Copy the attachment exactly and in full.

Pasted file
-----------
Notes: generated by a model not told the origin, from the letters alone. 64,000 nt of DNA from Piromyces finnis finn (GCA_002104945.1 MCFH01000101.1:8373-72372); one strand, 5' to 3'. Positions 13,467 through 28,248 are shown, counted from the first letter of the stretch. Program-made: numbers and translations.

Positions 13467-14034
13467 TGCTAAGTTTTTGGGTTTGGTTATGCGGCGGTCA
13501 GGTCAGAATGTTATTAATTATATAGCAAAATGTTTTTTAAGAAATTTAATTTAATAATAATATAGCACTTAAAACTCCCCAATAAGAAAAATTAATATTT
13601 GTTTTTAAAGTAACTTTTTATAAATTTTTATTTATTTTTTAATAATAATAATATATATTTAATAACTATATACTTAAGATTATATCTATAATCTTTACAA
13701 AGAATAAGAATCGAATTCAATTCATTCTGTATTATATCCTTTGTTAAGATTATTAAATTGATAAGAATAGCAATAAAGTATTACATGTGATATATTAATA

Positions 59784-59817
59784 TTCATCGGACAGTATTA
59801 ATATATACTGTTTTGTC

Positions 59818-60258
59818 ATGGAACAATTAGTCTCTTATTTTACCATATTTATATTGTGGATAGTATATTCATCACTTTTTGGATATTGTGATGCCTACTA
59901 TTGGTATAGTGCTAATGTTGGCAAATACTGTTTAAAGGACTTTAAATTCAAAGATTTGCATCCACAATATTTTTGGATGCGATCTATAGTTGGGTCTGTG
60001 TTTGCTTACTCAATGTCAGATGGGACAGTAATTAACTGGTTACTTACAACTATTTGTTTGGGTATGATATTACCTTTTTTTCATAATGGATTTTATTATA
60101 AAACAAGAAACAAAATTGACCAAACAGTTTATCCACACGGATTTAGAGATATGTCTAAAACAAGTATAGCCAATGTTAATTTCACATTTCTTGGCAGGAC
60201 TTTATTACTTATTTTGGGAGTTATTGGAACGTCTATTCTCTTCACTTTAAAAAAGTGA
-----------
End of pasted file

Notes: generated by a model not told the origin, from the letters alone. 64,000 nt of DNA from Piromyces finnis finn (GCA_002104945.1 MCFH01000101.1:8373-72372); one strand, 5' to 3'. Positions 13,467 through 28,248 are shown, counted from the first letter of the stretch. Program-made: numbers and translations.

Positions 13467-14034
13467 TGCTAAGTTTTTGGGTTTGGTTATGCGGCGGTCA
13501 GGTCAGAATGTTATTAATTATATAGCAAAATGTTTTTTAAGAAATTTAATTTAATAATAATATAGCACTTAAAACTCCCCAATAAGAAAAATTAATATTT
13601 GTTTTTAAAGTAACTTTTTATAAATTTTTATTTATTTTTTAATAATAATAATATATATTTAATAACTATATACTTAAGATTATATCTATAATCTTTACAA
13701 AGAATAAGAATCGAATTCAATTCATTCTGTATTATATCCTTTGTTAAGATTATTAAATTGATAAGAATAGCAATAAAGTATTACATGTGATATATTAATA

Positions 59784-59817
59784 TTCATCGGACAGTATTA
59801 ATATATACTGTTTTGTC

Positions 59818-60258
59818 ATGGAACAATTAGTCTCTTATTTTACCATATTTATATTGTGGATAGTATATTCATCACTTTTTGGATATTGTGATGCCTACTA
59901 TTGGTATAGTGCTAATGTTGGCAAATACTGTTTAAAGGACTTTAAATTCAAAGATTTGCATCCACAATATTTTTGGATGCGATCTATAGTTGGGTCTGTG
60001 TTTGCTTACTCAATGTCAGATGGGACAGTAATTAACTGGTTACTTACAACTATTTGTTTGGGTATGATATTACCTTTTTTTCATAATGGATTTTATTATA
60101 AAACAAGAAACAAAATTGACCAAACAGTTTATCCACACGGATTTAGAGATATGTCTAAAACAAGTATAGCCAATGTTAATTTCACATTTCTTGGCAGGAC
60201 TTTATTACTTATTTTGGGAGTTATTGGAACGTCTATTCTCTTCACTTTAAAAAAGTGA